By Laura Bowen


Sometimes communications work, especially for organizations focused on positive community change, can feel like being on a hamster wheel. Limited resources, limited time, and lots of demands means staff are constantly on the go, moving rapidly from one task to the next. This is often the case when an organization has dedicated communications staff—and it can be even more overwhelming when communications is just part of a staff member’s workload. And while a lot of great communications work gets done, it isn’t always easy to tell if all of that effort is having the impact that it could—or if staff is just going around in circles.

Take a deep breath, stop running, and get off the wheel. Hitting pause on your communications efforts and investing right now in developing a communications strategy is the best thing you can do for your communications work and for your organization as a whole.

Effective communications is integral to nearly everything your organization does. Communications is critical to getting buy-in, increasing awareness and participation, and maintaining support for your organization’s goals and initiatives. Staff, board members, community stakeholders, partners, and clients all need to be reached with messages that will spark understanding and action, and that will contribute to you achieving your organization’s vision. If you are leading a large-scale community change effort this is critical to your success.

It is very easy to jump to tactics when you are juggling multiple demands. If you have ever said, “We need a brochure, a website, or how about a logo,” then you know what I am talking about. But what is often missing is the important first step—strategy.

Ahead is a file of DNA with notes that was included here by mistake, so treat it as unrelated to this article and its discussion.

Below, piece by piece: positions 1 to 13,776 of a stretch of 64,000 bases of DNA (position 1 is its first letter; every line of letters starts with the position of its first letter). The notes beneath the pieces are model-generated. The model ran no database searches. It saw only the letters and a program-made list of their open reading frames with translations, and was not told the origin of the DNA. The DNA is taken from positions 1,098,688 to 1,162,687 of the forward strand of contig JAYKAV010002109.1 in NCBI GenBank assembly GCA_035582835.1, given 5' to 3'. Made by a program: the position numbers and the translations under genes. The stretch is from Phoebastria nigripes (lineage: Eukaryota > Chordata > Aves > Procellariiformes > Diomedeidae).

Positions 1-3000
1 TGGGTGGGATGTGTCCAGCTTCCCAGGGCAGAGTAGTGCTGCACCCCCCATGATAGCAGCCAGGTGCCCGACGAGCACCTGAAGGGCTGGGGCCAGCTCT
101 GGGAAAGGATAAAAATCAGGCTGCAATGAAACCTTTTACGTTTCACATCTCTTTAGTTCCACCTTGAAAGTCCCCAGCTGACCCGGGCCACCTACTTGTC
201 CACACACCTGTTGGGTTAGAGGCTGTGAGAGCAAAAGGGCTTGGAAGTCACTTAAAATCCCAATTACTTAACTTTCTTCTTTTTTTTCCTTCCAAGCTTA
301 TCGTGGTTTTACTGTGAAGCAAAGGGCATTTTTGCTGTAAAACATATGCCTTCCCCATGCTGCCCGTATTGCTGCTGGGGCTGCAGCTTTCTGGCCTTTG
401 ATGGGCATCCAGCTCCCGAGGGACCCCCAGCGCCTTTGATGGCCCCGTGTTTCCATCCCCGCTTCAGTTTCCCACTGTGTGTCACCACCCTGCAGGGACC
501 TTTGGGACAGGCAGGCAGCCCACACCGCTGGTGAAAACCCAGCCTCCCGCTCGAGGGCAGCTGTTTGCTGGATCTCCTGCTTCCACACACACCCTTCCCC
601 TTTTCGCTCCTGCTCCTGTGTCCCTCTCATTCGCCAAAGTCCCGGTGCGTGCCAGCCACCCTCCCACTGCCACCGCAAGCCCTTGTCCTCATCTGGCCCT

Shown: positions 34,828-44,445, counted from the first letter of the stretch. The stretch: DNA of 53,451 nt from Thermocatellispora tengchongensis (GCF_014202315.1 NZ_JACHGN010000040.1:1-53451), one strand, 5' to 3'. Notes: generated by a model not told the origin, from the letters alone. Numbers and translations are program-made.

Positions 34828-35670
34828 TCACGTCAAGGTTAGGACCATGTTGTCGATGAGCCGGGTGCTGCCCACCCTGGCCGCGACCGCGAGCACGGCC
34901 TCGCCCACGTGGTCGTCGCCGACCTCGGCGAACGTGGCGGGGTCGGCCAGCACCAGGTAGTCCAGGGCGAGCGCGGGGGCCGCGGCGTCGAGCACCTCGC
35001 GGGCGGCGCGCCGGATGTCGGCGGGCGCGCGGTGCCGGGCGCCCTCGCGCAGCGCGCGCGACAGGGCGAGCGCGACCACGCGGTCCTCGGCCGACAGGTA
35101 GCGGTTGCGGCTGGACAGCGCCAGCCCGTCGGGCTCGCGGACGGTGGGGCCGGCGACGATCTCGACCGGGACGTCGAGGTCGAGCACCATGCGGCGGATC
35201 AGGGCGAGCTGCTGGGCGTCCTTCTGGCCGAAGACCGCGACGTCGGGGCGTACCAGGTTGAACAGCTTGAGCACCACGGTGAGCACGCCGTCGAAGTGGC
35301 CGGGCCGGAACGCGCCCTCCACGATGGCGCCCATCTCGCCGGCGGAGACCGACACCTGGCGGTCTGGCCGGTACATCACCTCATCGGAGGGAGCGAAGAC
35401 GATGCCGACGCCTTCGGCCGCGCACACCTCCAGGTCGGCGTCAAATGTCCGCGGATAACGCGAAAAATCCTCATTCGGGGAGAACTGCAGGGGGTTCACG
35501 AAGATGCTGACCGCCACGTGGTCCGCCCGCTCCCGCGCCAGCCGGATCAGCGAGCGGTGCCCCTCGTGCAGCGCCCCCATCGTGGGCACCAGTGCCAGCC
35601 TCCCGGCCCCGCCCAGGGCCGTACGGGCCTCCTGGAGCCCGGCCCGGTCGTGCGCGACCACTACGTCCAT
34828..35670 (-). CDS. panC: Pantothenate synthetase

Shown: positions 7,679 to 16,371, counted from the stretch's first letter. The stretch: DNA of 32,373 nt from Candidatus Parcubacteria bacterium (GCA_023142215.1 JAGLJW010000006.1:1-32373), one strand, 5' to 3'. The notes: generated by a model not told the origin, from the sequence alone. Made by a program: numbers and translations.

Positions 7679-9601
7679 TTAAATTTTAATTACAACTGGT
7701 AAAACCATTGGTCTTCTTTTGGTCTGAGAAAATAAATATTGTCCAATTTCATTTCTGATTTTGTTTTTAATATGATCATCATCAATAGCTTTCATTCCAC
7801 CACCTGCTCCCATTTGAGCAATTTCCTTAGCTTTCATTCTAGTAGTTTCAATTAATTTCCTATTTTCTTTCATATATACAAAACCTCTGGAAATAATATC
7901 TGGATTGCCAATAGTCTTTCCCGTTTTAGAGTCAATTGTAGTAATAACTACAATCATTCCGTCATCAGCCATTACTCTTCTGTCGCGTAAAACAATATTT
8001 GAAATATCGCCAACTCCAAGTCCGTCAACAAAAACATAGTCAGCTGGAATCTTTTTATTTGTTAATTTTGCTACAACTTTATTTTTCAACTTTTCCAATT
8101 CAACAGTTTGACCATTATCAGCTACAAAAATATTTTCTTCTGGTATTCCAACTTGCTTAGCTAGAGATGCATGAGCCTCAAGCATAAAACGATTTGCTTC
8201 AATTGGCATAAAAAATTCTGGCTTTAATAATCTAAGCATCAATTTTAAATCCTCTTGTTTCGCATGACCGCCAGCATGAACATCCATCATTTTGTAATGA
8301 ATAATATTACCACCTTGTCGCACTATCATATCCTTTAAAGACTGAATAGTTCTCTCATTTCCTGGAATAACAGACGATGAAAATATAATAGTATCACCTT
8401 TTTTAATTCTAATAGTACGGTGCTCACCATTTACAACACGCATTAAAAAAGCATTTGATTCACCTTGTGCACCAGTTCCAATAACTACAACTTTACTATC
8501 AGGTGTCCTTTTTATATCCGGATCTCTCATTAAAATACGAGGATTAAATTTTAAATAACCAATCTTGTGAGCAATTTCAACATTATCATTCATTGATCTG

Why is a communications strategy so essential to effective communications? Here are just a few reasons why you need a strategy:

  1. Optimize your chances of achieving your goals and having an impact. Sometimes it can feel like different departments of an organization are working in isolation. Your communications strategy should be closely tied to your organization’s strategic plan and should be helping advance your overarching strategic priorities. Having specific communications goals, objectives and activities that tie to your overall strategy provides focus and direction, increasing your chance of success.
  2. Maximize a limited budget. Assuming you don’t have an unlimited communications budget (and really, even if you do), developing a communications strategy helps you prioritize your efforts, so that you’re investing both time and resources in your highest priority goals and strategies first. It helps you avoid getting caught up in the latest and greatest communications trends and allows you to identify and abolish your “sacred cows”—the communications activities you’ve been doing for years, but that no longer effectively support your organization’s top priorities.
  3. Be nimble. This almost seems counterintuitive. Doesn’t a communications strategy tie you down to specific goals and activities, leaving no room to take advantage of new opportunities? Not quite. Instead, when opportunities come along, you will be able to quickly assess whether they fit into your existing strategy, so that you can take advantage of those that do—not just as an isolated effort, but as part of your existing, comprehensive communications work. And if something comes along that doesn’t fit, but is too good to pass up? You can always reassess and reprioritize your strategy to fit new opportunities that emerge.
  4. Assess your impact. This is critical. A communications strategy establishes metrics and benchmarks so that you can monitor your efforts and know what is working and what isn’t. Instead of spinning on a wheel, you have the tools to assess and recalibrate as you go to ensure that you are having an impact. They also enable you to communicate about your impact to the rest of the organization.

If your communications efforts are spinning you around in circles with no end in sight and no way to know if you’re making progress, it is time to develop a communications strategy. It will pay off—and you won’t end up like these guys.